Question: The percentage of receivables method handles this process a bit differently. Assume that the Year Two adjusting entry has not yet been made so that bad debt expense remains at zero and the allowance for doubtful accounts still holds a $3,000 debit balance. However, the company has chosen to use the percentage of receivables method rather than the percentage of sales method. Officials have looked at all available evidence and come to the conclusion that 15 percent of ending accounts receivable ($160,000 × 15 percent or $24,000) is most likely to prove to be uncollectible. How does application of the percentage of receivables method affect the recording of doubtful accounts?
Answer: The percentage of receivables method (or the aging method if that variation is used) views the estimated figure of $24,000 as the proper total for the allowance for doubtful accounts. Thus, the accountant must turn the $3,000 debit balance residing in that contra asset account into the proper $24,000 credit. That change can only be accomplished by recognizing an expense of $27,000. Under the percentage of receivables method, after the adjustment has been recorded, the allowance balance will equal the estimate ($24,000). The expense is the amount needed to arrive at this allowance figure.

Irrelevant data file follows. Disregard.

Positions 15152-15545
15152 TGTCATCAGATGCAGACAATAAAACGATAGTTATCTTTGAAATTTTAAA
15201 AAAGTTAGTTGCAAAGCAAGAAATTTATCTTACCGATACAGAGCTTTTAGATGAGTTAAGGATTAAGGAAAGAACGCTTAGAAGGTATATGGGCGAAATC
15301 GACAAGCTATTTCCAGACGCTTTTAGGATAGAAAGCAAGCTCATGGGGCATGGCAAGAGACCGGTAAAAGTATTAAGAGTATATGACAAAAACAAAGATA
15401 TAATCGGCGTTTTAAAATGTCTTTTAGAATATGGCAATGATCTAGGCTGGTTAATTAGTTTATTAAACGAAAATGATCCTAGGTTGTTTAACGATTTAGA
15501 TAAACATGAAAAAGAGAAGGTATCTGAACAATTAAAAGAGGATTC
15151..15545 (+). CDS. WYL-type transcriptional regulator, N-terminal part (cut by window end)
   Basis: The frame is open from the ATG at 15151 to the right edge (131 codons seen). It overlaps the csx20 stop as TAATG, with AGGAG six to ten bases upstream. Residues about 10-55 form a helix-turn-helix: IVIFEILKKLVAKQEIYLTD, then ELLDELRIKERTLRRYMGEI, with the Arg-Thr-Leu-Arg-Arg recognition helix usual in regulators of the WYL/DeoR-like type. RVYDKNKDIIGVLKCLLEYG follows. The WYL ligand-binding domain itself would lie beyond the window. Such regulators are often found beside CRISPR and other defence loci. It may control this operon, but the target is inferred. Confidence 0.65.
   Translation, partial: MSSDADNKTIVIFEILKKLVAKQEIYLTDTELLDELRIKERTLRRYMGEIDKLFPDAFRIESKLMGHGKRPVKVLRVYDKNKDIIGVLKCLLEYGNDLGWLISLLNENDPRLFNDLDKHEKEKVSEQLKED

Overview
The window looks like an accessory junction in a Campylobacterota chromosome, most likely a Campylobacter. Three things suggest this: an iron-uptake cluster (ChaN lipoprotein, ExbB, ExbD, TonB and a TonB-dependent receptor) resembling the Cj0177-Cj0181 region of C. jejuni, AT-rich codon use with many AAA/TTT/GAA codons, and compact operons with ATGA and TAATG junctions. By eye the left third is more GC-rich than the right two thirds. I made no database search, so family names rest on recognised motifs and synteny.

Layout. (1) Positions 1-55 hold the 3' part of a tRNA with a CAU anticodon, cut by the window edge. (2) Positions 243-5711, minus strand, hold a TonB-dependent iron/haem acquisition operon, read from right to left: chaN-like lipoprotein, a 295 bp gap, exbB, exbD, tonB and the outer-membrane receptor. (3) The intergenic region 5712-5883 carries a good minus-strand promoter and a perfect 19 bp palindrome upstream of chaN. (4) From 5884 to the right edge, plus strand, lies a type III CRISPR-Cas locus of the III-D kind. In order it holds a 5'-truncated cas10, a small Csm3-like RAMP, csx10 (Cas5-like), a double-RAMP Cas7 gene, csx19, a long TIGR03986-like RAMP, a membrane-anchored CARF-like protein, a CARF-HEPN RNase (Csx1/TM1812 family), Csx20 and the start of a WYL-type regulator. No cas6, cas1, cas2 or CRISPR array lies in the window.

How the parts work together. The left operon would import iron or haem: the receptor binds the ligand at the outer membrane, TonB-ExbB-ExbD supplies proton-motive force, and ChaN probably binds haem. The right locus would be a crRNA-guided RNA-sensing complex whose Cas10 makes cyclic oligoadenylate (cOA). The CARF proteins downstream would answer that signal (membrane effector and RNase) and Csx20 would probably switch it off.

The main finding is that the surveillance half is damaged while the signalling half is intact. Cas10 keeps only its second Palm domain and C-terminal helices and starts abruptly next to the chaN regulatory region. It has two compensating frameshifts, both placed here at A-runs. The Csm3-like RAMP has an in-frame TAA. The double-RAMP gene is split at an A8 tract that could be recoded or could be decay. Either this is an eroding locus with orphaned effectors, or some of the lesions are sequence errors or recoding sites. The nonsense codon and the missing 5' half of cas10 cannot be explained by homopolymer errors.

As shown in the T-accounts below, this entry successfully changes the allowance from a $3,000 debit balance to the desired $24,000 credit. Because bad debt expense had a zero balance prior to this entry, it is now based solely on the $27,000 amount needed to establish the proper allowance.
After this adjusting entry, the figures appearing in the financial statements for Year Two are as follows:
Once again, the difference between the expense ($27,000) and the allowance ($24,000) is $3,000 as a result of the estimation being too low in the prior year. The current year expense must be higher.